The recent release of some surprising statistics has forced me to explore a difficult question here on the Htet Tayza blog this week. Can technology ever really replace traditional entertainment mediums?
The evolution of technology has changed the way we view information. The perfect example is the e-reader e.g. the Kindle. These devices were first released at the tail end of the previous decade and they let people buy and read books digitally, causing widespread panic in the publishing world.
The e-reader quickly became extremely popular, and this is because it made reading more convenient. Consumers didn’t have to trudge down to local book stores to buy the latest editions, they could do it all via their e-reader. This made many people wonder whether the print medium, and other outdated forms of entertainment mediums e.g. CDs and vinyl, would eventually die out.
Yet the trend seems to be reversing. This was made particularly obvious by the release of BPI and Nielsen Soundscan sales figures for the first half of 2015. They showed that vinyl sales soared 38% in the US and 56% in the UK, but music download sales have gone down.
The trend also made itself apparent when the Association of American Book Publishers released their latest sales figures. The New York Times reported that this data, which the Association collects from almost 1,200 publishers across the US, shows that digital books accounted for around 20% of sales last year. This is roughly the same percentage of sales they accounted for a few years ago, indicating that the e-book’s popularity has somewhat stagnated.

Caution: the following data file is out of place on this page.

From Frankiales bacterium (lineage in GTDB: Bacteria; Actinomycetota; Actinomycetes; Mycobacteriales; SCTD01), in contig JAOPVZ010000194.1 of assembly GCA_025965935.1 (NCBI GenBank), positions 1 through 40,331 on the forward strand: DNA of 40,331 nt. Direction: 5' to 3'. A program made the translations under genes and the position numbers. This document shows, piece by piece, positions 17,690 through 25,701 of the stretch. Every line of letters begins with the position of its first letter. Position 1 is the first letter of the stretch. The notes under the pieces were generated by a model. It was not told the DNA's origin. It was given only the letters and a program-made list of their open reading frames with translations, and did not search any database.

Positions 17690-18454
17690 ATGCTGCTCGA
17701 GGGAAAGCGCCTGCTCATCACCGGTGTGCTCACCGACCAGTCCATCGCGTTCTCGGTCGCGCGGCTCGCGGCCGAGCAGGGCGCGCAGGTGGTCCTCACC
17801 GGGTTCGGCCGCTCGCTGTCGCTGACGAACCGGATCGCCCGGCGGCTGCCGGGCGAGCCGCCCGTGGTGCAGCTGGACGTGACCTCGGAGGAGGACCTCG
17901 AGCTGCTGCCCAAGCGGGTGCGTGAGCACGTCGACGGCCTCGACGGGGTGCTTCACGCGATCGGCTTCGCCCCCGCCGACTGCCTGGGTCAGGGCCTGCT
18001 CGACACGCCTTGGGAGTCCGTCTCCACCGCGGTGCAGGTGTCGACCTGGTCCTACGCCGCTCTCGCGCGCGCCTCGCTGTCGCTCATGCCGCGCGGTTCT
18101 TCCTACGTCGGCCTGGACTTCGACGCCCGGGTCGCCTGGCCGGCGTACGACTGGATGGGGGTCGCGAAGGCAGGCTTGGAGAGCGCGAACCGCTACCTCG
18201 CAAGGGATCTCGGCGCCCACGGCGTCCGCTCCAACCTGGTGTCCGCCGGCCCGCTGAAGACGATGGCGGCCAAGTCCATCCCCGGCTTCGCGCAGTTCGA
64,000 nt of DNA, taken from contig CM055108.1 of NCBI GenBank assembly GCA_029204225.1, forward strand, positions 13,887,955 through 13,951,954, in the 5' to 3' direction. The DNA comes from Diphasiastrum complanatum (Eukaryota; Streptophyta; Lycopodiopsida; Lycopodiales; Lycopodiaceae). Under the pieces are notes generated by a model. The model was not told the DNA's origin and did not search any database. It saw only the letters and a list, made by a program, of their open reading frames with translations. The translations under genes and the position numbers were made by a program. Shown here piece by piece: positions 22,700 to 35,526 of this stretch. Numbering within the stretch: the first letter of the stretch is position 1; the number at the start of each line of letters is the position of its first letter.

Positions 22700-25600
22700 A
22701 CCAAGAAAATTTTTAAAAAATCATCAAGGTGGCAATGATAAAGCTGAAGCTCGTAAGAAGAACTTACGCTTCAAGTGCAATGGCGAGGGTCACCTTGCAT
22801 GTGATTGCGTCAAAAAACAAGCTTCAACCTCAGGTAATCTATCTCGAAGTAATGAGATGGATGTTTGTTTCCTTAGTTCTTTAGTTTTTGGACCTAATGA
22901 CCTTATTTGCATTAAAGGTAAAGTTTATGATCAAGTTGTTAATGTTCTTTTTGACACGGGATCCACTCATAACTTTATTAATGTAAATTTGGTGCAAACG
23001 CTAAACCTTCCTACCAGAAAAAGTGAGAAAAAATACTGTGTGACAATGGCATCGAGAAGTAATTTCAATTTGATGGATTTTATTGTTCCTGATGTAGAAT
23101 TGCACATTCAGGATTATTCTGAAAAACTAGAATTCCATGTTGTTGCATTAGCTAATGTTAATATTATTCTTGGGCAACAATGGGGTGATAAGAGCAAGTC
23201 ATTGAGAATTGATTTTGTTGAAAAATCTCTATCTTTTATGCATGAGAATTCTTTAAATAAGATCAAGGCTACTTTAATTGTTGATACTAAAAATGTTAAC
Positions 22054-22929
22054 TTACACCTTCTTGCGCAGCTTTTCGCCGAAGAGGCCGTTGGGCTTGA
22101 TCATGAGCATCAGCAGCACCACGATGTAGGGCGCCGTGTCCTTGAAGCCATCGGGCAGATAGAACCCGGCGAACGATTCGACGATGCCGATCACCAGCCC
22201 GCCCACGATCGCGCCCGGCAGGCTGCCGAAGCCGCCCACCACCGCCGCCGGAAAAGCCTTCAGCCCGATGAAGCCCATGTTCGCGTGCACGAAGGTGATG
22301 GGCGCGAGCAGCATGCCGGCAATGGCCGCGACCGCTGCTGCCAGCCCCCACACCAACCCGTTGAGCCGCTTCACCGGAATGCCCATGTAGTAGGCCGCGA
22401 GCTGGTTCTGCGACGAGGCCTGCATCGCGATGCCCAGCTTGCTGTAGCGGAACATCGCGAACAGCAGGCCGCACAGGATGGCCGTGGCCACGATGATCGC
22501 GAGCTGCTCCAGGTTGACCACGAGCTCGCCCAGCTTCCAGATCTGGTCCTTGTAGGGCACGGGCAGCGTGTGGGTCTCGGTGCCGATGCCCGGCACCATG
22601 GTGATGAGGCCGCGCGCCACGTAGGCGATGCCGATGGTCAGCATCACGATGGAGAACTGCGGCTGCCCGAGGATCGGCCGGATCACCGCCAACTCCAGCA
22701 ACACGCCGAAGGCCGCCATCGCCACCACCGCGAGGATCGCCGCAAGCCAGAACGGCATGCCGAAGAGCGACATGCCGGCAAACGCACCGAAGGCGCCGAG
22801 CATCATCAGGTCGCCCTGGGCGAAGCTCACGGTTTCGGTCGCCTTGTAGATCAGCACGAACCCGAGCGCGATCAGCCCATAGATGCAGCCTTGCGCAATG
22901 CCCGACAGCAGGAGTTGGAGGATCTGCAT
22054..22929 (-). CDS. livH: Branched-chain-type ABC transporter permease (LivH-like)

The Times spoke to a number of publishers that are seeking to capitalise on the trend. Data shows that publishers across the States are pouring money into improving infrastructure. Hatchett, for example, added 218,000 square feet to their warehouse in Indiana late last year, and Simon & Schuster has decided to expand its distribution facility in New Jersey by 200,000 square feet.
Commenting on the trend, the chief executive of Penguin Random House, Markus Dohle, said: “People talked about the demise of physical books as if it was only a matter of time, but even 50 to 100 years from now, print will be a big chunk or our business.” It’s become clear that publishers are starting to realise this, and that’s why they’ve begun reforming infrastructure.
Htet Tayza’s opinion
You can’t deny the statistics. People are starting to drift away from digital entertainment mediums, and back to paper and vinyl. Yet I can’t help but wonder whether this is nothing more than a backlash which’ll die away. The digital technologies market has become saturated, so it makes sense that consumers would push back, if only for the sake of nostalgia.